Posted – Friday 17th March 2017. To serve as an update on my sweet – and purely innocent – Belladonna Babe.
I’m feeling excited as we race forward to the Spring Equinox; with longer, warmer days ahead and the promise of late-night walks in the dimsy. I’m sniffing wafts of warm, heady scented summer breezes and I’m feeling intoxicated already – for three reasons!
My Belladonna Babe has survived her Winter sleep and now she is pushing forth also – growing noticeably bigger everyday that passes. She is so beautiful and green – and lush – and will soon need replanting especially as she has sprouted two small ‘off-shoots’ – or sisters as I like to think of them. Together they have just about outgrown the confines of their small clay pot. Daily, I will them to grow more strong – more powerful. “Grow, grow, grow…” I whisper sweetly to them.
The tallest and strongest sister is growing well-away – but her diminutive siblings have catching up to do – and need their own independent space to thrive. I feel now is the time to separate them and to further encourage them – I have given then individual names.
For inspiration – I turned to an ancestral photograph that hangs on my parlour wall. The canvas is positioned high up over some french-doors – and because this is a Victorian house with high ceilings – the three sisters benevolently smile down at me from their elevated position up in ‘the gods’ – where spiders weave their clinging webs about them.
The Sisters have such kind, familiar faces – I feel like I have known them all my life; this side and next – and back through the mysterious tunnel of time from whence I came. Collectively I call them ‘The Three Graces’ – individually they are from left to right – Jane, Mary and Margaret – and they were all born in the ancient stannary town of Tavistock in West Devon – on the edge of Dartmoor.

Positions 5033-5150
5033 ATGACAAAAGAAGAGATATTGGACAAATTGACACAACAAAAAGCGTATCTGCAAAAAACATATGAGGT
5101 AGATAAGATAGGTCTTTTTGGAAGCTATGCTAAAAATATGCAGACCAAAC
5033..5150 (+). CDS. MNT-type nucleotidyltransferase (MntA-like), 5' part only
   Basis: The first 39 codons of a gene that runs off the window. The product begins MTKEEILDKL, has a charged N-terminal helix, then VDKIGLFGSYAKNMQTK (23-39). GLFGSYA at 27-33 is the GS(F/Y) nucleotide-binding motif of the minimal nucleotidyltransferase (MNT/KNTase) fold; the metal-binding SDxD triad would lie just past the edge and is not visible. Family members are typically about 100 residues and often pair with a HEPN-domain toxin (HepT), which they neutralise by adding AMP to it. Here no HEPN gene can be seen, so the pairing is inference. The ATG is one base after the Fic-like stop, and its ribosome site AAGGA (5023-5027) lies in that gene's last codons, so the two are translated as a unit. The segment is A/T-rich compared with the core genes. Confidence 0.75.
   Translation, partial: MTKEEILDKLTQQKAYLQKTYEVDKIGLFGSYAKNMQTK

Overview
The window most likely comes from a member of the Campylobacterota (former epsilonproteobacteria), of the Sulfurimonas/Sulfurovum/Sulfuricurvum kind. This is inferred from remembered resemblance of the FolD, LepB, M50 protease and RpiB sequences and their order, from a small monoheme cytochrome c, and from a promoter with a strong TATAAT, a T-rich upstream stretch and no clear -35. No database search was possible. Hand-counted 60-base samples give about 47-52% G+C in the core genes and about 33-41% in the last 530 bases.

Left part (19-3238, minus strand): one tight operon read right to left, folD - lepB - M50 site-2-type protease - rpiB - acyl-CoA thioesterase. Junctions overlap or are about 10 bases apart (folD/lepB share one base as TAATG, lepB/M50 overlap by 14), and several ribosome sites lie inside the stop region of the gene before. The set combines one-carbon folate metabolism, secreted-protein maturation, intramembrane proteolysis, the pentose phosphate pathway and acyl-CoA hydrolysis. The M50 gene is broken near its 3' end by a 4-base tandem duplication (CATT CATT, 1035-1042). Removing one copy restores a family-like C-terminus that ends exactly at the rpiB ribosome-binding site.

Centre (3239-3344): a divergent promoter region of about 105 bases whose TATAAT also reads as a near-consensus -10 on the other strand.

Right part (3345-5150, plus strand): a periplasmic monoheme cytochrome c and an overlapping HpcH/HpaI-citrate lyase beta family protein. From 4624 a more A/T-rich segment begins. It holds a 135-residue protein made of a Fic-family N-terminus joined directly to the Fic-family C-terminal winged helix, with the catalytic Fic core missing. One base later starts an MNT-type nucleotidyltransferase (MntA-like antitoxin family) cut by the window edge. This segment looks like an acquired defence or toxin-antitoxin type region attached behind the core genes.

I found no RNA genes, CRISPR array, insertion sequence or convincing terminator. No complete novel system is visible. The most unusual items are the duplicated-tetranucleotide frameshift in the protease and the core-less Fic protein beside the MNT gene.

It was only on a recent trip to my birth-land – following my father’s death in January – that I rediscovered their beautiful faces. I can’t thank my inspiring cousin adequately enough in three ‘simple’ words for having shared them with me but here they are – “THANK YOU SHARON!”
For me – the three sisters represent my faith and belief in the unseen – therein connection with my deceased father and so on and so forth…
I adore everything about the composition of the photograph – the angle of light – the dry-stone wall overgrown with ivy – and I especially admire their long, black garments. Their embroidered waistcoats, pin-tucked blouses and their hair so elegantly pinned atop their smiling heads. I feel like they have come home – or is that me! It’s only a cheap, modern canvas picture but it works like a mirror.
You may well ask why I should wish to name three potentially lethal plants after three such benevolent beings?
Well, It is my argument – for example – that a length of string or a knife have the potential to do harm also, but for most people they are simply useful tools that we handle throughout our daily lives.
Even when choosing a nice new shiny car – people are drawn by the aesthetics and performance – yet they are buying something that has the capacity for destruction also. No one bats an eyelid at the availability and procurement of these three things. Although I concede – that Deadly Nightshade can’t be compared to mere objects because it is a living, breathing entity – its potential for use or misuse are no different. From the time of the Romans – Belladonna was used to open eyes and enable clear vision. Although it is rarely used for this purpose today – metaphorically it still dose the trick in my eyes!
Atropa belladonna is a magical, all-seeing plant; she is good at listening and keeping secrets too.
Nowadays – her medicine, Atropine – is good for an ailing heart – so what better endorsement can there ever be for it’s broader cultivation than that.
For my purposes – its cultivation is purely for its inherent, natural beauty; it is as innocent and as beneficial – and as powerful as that! Mary and Margaret are my chosen names for my tiny specimens – but the tallest and strongest – has to be Jane.
P.S. I have notified my grown-up sons that while their three infant sisters are residing in their small clay pot on my kitchen window sill still – it is not to be mistaken for Basil or the like…
Bravo Sweet Belladonna! May you grow more lovely with each and every day that follows. Keep you posted . . .